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'Low T' and MS Risk in Men

July 3, 2018

Statistics show that men are three times less likely than women to develop multiple sclerosis. Research has shown that men also develop MS at a later age than women and that their disease is more progressive. Could this all be related to “low T,” or low testosterone?

Researchers at Boston’s Brigham and Women’s Hospital have been researching this possibility. It’s part of a larger group of studies named CLIMB (Comprehensive Longitudinal Investigation of Multiple Sclerosis). Some of the findings that relate to testosterone are described in a recent article in the e-letter of the Accelerated Cure Project for MS.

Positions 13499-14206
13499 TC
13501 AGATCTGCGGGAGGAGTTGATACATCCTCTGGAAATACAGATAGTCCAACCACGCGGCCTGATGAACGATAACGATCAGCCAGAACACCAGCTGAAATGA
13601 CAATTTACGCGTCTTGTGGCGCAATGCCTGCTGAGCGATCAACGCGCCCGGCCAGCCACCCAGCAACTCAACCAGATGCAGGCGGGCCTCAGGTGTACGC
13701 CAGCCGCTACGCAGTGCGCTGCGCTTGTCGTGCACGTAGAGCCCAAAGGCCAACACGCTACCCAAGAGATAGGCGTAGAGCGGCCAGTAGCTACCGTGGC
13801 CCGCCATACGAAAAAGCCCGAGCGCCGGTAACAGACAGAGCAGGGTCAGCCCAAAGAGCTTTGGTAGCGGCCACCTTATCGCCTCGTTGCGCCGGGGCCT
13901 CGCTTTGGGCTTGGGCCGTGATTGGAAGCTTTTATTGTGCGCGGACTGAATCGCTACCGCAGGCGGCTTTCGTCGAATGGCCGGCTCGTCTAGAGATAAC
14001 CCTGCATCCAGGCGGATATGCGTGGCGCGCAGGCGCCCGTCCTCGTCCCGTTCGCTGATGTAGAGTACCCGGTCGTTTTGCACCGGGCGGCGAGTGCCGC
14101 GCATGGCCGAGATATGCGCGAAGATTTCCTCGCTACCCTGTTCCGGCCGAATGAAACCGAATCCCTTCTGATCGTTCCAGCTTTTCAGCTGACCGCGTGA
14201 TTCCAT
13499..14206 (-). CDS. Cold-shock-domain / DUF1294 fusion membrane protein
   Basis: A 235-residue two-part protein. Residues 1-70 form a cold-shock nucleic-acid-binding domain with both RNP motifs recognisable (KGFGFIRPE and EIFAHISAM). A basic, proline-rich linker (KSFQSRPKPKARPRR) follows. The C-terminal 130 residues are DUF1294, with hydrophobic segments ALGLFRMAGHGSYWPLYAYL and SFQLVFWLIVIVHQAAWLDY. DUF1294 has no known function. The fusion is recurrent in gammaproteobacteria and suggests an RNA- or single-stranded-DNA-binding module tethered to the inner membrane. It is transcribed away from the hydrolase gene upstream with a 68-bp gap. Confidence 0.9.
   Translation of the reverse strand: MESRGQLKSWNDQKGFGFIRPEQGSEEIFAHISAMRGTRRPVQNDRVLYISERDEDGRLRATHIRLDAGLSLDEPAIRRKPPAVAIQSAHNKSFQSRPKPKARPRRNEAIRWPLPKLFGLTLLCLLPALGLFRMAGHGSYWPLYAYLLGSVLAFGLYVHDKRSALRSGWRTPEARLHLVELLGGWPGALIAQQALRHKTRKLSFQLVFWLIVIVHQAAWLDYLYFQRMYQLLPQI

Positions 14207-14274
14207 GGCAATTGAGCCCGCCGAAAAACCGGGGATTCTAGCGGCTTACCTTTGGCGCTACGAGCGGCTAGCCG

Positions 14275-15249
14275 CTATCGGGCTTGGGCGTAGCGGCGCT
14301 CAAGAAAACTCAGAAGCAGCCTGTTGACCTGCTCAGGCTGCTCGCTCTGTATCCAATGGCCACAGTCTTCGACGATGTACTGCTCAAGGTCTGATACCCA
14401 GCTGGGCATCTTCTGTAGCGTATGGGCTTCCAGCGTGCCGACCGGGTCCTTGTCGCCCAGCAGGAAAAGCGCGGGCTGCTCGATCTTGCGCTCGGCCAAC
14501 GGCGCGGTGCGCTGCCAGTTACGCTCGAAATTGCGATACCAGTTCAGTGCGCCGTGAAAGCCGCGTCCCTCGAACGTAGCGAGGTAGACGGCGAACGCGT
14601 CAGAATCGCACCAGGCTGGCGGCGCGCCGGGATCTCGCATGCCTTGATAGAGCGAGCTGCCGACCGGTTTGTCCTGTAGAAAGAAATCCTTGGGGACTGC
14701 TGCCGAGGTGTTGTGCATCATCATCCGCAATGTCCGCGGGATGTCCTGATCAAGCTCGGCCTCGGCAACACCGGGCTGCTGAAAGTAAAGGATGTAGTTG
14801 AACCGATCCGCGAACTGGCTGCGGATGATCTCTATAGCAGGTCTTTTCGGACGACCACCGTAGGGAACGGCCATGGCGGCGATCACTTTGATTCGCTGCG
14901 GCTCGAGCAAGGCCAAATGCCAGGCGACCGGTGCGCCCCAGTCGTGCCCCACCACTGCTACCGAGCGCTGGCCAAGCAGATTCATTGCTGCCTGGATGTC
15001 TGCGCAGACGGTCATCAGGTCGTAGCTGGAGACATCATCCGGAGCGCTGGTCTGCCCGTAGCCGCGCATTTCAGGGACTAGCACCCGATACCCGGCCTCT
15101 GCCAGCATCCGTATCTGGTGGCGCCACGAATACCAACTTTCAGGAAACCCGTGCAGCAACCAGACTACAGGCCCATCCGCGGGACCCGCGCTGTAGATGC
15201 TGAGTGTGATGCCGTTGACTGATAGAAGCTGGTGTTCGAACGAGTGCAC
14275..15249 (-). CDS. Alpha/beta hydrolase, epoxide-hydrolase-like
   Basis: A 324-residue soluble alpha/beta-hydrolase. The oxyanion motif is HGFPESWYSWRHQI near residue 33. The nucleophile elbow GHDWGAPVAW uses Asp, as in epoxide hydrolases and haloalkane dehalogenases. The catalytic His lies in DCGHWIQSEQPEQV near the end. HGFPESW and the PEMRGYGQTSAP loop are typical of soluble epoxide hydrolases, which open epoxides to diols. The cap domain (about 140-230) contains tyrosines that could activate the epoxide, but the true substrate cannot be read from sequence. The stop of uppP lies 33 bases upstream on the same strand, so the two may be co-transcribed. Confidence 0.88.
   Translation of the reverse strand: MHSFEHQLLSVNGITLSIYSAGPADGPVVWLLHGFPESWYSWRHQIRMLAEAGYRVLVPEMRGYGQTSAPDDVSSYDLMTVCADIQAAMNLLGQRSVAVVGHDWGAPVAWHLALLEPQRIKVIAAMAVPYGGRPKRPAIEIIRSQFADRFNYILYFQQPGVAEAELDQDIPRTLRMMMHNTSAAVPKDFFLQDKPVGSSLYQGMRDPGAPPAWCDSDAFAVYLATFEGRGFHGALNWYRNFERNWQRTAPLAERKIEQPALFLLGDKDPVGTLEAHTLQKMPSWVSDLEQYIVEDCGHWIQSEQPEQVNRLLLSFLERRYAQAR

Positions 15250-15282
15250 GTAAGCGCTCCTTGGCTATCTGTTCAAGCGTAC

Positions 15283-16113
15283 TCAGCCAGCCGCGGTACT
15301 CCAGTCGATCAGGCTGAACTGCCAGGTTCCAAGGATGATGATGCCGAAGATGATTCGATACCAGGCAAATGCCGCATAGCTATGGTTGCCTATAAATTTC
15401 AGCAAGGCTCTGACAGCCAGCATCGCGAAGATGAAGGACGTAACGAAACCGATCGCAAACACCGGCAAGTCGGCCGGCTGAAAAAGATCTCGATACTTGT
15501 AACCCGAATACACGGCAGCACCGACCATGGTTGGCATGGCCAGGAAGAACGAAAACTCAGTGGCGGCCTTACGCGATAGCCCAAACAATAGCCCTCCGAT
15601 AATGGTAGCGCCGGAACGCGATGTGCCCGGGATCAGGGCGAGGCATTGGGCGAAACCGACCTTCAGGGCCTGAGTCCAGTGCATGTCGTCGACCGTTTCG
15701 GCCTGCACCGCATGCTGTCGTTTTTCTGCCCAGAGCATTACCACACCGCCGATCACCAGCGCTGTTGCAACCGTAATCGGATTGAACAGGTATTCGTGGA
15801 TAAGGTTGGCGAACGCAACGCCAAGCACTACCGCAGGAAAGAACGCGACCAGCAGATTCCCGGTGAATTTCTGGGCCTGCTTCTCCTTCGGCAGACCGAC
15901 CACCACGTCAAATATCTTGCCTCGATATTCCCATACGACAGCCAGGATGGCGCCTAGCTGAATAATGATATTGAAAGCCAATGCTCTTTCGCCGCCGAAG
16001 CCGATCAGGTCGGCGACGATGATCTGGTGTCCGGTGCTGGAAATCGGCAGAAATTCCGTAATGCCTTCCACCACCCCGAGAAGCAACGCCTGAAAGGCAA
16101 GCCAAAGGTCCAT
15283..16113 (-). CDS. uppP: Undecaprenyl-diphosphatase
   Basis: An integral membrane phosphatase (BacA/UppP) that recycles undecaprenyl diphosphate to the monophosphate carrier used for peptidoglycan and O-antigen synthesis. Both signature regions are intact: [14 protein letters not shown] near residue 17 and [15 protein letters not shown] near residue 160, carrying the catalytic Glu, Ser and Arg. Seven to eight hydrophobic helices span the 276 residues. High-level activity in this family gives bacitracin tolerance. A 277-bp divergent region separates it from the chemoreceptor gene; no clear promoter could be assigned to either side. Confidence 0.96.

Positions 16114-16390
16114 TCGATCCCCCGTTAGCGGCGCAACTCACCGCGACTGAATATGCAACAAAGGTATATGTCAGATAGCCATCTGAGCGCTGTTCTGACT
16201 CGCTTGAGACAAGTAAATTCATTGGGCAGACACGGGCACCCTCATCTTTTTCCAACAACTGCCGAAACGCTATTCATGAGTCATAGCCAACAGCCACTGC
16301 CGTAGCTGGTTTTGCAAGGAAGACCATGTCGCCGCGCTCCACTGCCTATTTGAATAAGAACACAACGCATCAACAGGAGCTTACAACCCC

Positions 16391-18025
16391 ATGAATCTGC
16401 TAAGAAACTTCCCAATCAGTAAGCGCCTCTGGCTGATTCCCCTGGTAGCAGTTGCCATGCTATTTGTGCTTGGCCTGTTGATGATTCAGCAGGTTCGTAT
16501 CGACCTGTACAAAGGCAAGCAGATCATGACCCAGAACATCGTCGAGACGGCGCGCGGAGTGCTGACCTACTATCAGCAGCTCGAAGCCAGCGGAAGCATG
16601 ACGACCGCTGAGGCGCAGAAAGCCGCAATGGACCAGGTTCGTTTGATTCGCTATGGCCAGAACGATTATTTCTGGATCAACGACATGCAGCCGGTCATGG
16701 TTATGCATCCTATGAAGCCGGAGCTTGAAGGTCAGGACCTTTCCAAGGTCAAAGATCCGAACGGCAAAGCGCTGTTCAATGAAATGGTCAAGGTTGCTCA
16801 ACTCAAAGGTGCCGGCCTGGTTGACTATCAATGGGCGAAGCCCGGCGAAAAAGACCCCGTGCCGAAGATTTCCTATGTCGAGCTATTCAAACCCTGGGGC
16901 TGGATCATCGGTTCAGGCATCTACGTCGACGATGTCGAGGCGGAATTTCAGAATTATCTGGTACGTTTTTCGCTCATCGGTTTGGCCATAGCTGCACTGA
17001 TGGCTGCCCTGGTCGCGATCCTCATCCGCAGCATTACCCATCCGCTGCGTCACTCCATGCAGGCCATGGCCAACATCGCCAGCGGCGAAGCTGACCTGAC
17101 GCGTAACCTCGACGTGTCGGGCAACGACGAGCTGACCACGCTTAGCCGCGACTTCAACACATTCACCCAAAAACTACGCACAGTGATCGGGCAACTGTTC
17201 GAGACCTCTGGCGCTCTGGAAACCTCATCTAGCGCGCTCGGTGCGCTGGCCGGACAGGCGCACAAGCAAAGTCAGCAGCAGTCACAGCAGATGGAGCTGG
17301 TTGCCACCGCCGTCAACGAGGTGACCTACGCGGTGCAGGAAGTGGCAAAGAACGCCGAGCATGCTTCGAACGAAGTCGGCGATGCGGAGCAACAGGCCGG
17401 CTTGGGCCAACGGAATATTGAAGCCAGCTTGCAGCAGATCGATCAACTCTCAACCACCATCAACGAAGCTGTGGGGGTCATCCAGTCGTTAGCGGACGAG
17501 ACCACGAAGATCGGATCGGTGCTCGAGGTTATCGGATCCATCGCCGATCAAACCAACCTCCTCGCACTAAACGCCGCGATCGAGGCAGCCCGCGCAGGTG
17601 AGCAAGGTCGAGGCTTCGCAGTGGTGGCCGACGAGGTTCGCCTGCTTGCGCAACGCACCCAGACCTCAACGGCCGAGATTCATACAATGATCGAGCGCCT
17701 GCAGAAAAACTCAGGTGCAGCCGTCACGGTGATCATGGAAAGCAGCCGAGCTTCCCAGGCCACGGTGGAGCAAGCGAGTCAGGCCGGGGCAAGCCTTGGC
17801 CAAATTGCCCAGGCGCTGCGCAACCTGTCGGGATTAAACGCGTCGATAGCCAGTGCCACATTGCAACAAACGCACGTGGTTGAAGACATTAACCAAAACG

According to the e-letter, interim results have revealed that a lot of men with MS also have low testosterone levels. Other recent research has indicated that low “T” levels may be an MS risk factor.

If that’s so, could testosterone therapy help with MS symptoms? According to the article, maybe so. A small pilot study of male MS patients by the UCLA medical school demonstrated that testosterone therapy provided significant improvements in cognitive function and slowed brain tissue loss. The article cautions, however, that this study still needs to be validated by a study that’s both larger and placebo-controlled.

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